Prose Header

The Great Blue Heron

by David H Fears

A white woman stood upon a footbridge in northern Oregon, looking down into the swift water thirty feet below. She gripped a rosary; her face a frozen mask of terror. Running away at the far end of the bridge, her young daughter turned, a mass of blonde hair catching the sun. Closing in on the woman from the other end, painted red and yellow, were four warriors.

The bridge undulated as one brave neared her, speaking low in his own tongue. She faced him, heels hung over the edges of rough wooden planks; her eyes searched the horizon. A half step back, clinging to the edge by the balls of her feet, she watched her child’s escape.

Fright melted into calm, a knowing smile. Slowly, she undid the front of her dress until it fell around her feet. The others stopped, looking to their leader, fixed upon the woman’s placid bearing.

She lifted her gauzy undergarment and stood naked, defiant, her breasts chalky in the hot sun.

Stopping beyond the bridge, the child turned again, then ran on into a wooded thicket.

The woman kissed the silver oval on the rosary, lifted her eyes to the bend in the river and began reciting the rosary.

A blue heron skimmed the water and caught the eye of the brave closest to the woman. The followers were transfixed upon the great bird. They recoiled and covered their faces, falling prostrate upon the bridge. Only the leader stood firm. The bird swooped up toward the woman; the brave hesitated and lurched forward.

Just ahead of his eager hands, the woman stepped back. She seemed suspended in mid-air for a moment before she dropped.

Her feet cut into the surface of the gray-green water; her erect shoulders slid into the deep. Filaments of her blonde hair spread upon the water and then disappeared. The great bird circled over the spot then flew off downstream.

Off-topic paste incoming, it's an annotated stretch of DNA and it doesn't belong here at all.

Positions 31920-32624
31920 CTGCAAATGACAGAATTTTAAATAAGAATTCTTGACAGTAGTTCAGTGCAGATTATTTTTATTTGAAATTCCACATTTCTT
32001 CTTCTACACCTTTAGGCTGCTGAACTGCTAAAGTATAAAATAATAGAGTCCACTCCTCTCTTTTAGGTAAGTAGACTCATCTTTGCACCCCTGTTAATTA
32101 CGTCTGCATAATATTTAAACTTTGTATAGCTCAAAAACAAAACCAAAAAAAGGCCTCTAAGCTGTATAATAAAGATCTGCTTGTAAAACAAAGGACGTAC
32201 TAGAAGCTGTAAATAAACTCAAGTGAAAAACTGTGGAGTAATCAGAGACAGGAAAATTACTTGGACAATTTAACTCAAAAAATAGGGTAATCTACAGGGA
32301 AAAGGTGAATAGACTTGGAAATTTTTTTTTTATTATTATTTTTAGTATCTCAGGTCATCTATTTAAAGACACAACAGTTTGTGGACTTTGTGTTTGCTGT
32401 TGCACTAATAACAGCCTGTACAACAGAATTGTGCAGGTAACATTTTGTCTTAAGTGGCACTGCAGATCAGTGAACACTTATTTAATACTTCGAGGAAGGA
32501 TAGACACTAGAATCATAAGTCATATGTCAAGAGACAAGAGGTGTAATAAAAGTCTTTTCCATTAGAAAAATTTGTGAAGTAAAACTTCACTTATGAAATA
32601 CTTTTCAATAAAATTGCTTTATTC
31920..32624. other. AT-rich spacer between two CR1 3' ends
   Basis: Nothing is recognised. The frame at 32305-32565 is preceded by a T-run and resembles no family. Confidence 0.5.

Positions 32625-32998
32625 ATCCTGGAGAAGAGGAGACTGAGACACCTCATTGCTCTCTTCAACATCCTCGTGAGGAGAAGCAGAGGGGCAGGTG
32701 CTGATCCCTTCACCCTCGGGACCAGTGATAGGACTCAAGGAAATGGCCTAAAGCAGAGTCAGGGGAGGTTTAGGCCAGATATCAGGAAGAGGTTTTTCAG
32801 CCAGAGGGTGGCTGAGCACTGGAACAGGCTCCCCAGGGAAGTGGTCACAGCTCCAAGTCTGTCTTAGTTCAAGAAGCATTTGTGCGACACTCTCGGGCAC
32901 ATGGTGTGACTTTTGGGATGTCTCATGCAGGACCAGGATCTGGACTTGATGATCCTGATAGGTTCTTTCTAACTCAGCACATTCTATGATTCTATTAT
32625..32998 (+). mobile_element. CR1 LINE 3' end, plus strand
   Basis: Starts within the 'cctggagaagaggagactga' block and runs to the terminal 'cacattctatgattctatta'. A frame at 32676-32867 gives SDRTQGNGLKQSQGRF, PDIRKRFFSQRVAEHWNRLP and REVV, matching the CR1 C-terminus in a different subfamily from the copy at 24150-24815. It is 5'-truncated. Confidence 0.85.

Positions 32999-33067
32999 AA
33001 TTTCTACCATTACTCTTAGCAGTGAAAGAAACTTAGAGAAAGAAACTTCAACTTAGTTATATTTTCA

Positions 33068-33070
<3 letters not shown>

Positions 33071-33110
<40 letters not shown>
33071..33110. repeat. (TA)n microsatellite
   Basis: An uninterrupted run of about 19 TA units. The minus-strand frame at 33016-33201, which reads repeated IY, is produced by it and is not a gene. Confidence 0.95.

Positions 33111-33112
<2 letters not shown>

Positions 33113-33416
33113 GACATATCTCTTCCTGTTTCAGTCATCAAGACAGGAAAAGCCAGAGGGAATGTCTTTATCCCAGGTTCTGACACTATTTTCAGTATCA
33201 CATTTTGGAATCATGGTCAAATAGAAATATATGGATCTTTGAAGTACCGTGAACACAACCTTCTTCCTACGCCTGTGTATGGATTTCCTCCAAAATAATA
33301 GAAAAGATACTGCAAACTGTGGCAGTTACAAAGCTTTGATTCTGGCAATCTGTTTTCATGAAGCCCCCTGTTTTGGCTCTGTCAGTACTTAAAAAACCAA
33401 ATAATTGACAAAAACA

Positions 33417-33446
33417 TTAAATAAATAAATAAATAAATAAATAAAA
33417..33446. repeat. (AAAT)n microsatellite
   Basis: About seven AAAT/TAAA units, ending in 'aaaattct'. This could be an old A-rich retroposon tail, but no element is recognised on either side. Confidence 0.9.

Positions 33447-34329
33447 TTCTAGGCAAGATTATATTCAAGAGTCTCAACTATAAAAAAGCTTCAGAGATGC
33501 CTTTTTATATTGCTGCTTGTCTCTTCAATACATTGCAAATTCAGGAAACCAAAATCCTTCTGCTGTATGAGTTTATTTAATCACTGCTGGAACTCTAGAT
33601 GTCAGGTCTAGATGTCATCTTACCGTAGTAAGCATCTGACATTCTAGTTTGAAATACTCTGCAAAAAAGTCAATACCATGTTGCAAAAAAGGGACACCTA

* * *

One hundred years later, the river flowed under a new bridge that carried cars and people to a park. On a day when the sun seemed twice its normal size, the sky swollen with light, the Hansen family picnicked near the banks of the river.

Robert and Molly’s only child, three-year-old Tess, babbled and played with her pail in the shallow river sand. Robert sunned himself. Molly held a Cosmopolitan magazine between the sun and her face; she lowered the page every few moments to monitor Tess, who dug intently in the sand.

The child tugged on something half buried, falling back onto her bottom when her pail slipped from her hands. She looked over at her mother and cried.

“Go see what she’s doing, Bob. Maybe she should play on the grass.”

“She likes the sand.”

“Go see, Bob. She’s unhappy.”

“We can’t run to her every time she gets frustrated.”

“Why not?”

“Only children are supposed to be self-reliant.”

Molly strode the few feet to the water’s edge. Tess stopped crying and looked up into her mother’s face. Her chubby finger pointed to where she’d been digging.

“Beads, Mommy.”

Next to Tessie’s plastic shovel lay a chain of rosary beads.

“Yes, beads, Tessie. Let mommy get them.”

The beads were stuck in the sand. Molly scooped with the shovel until it was apparent that the rosary was tangled on a buried limb.

“Bob, get off your butt and help me.”

Bob rolled over onto his stomach. “You’re an only child, too, Mol.”

“Bob! Please!”

“Oh, all right. Can’t have both my girls crying.”

“They’re tangled on a branch,” Molly said. “I don’t want to break them.”

“What is it?”

“A rosary, dummy, can’t you tell?”

“It was your ancestors founded the state’s first Catholic school, remember? Us Baptists don’t count beads.”